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A Misconception on Moore's Law (Series M Ep. 16)

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1199222.  Tue Jul 19, 2016 3:28 pm Reply with quote

I adore QI, and as both a programmer and a hardware fanatic it pained me to hear the common misconception on Moore's Law getting repeated as the gospel truth.

Moore's Law did not, and has not, ever been associated with the doubling of computing power. Gordon Moore's full quote, as it pertains to semiconductors, is reproduced here:

The complexity for minimum component costs has increased at a rate of roughly a factor of two per year. Certainly over the short term this rate can be expected to continue, if not to increase. Over the longer term, the rate of increase is a bit more uncertain, although there is no reason to believe it will not remain nearly constant for at least 10 years.

Moore's observation pertained only to an observed increase in transistor density in the same surface area for the same cost. For reasons which will not be enumerated here, as to do so would be both voluminous and of tremendous breadth, the number of transistors in a given integrated circuit package does not have and has never had a direct relation to the overall computing power produced by said integrated circuit.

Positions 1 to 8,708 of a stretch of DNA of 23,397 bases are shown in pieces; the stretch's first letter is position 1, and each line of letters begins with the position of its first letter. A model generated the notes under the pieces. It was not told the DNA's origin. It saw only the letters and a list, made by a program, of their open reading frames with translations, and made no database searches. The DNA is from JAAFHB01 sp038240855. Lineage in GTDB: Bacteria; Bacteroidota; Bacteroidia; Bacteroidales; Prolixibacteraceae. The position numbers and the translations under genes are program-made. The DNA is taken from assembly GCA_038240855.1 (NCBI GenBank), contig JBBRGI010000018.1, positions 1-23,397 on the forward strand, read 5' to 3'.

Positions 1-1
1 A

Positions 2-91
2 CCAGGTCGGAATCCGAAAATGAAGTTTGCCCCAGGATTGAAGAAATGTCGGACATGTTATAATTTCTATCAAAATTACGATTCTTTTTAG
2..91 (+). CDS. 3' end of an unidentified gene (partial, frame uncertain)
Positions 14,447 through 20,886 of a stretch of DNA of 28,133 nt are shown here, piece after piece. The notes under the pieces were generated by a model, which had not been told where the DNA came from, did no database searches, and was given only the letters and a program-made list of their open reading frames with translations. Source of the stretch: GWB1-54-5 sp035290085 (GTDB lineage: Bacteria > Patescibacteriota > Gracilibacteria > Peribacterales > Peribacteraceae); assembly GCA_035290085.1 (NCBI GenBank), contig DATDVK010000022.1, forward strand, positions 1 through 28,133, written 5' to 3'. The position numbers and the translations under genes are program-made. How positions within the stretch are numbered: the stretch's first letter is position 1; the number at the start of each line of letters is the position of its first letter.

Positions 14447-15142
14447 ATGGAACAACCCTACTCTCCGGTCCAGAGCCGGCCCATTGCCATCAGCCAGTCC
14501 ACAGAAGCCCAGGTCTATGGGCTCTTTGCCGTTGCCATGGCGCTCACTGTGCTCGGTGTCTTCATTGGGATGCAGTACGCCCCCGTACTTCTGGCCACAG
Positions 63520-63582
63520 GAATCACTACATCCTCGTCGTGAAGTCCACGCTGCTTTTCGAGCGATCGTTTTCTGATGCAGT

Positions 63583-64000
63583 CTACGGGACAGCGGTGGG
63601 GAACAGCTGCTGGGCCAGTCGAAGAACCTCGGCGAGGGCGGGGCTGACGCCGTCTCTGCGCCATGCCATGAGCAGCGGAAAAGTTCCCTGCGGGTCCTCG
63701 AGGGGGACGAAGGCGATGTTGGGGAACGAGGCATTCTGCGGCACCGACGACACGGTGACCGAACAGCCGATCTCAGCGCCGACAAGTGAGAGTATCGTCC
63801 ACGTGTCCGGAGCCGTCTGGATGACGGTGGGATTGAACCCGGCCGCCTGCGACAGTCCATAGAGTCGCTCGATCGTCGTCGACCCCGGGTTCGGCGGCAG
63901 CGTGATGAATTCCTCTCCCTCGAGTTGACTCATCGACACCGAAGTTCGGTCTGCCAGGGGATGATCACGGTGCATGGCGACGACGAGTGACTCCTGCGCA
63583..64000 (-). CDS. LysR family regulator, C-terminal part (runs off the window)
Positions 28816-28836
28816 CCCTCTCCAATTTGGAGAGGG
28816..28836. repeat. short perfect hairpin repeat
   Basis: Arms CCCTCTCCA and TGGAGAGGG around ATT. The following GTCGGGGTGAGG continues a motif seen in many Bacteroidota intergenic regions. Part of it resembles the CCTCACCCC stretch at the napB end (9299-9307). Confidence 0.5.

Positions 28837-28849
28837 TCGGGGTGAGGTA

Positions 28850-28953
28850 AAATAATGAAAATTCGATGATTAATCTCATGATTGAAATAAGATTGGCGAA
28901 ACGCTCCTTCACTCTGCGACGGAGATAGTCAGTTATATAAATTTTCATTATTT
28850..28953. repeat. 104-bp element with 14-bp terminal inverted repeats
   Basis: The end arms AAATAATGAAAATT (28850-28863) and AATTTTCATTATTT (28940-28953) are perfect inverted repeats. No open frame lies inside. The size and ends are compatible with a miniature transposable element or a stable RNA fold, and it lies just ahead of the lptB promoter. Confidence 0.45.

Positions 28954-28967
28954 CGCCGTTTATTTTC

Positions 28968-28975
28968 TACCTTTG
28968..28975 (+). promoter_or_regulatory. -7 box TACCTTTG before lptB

The idea that this doubling of transistor density correlates to an increase in computing power was put forth by David House, one of Moore's colleagues at Intel, and the period was specified by him as 18 months, not two years. Moore himself denies that his original quote was related to computing performance.

Furthermore, in the past two to four years, the semiconductor industry has begun to reach the limits of Moore's Law. Intel, for example, has been forced to push back several "die shrinks", or process improvements that result in a physically smaller transistor on the silicon die, due to myriad reasons. It should be obvious that an object's volume cannot be halved infinitely without eventually becoming as small or smaller than an individual atom, and semiconductor manufacturers are already beginning to reach the point where electromigration and quantum effects pose a real problem around which they must work, and it will only get more difficult from here. Thus, the QI Elves repeating this classic misconception - on an episode about misconceptions, no less - is even more heinous due to how recently the episode aired with respect to the past half-decade of Moore's Law being increasingly invalidated.

1199676.  Sat Jul 23, 2016 1:06 pm Reply with quote

Excellent quibble! Thank you TheMogMiner and welcome to the forums :-)

Mr Red
1215666.  Fri Dec 09, 2016 8:24 am Reply with quote

When I was an Electronic Engineer purchasing Fairchild (remember them?) and Intel products Mr Moore was quoted as stating the time constant (for your doubling) was 18 months. He may have revised that in the light of more data and more money for research etc. Certainly everyone else has revised it! Re-purposed it!
And on current showing it is good enough to warn tech companies not to stand still.


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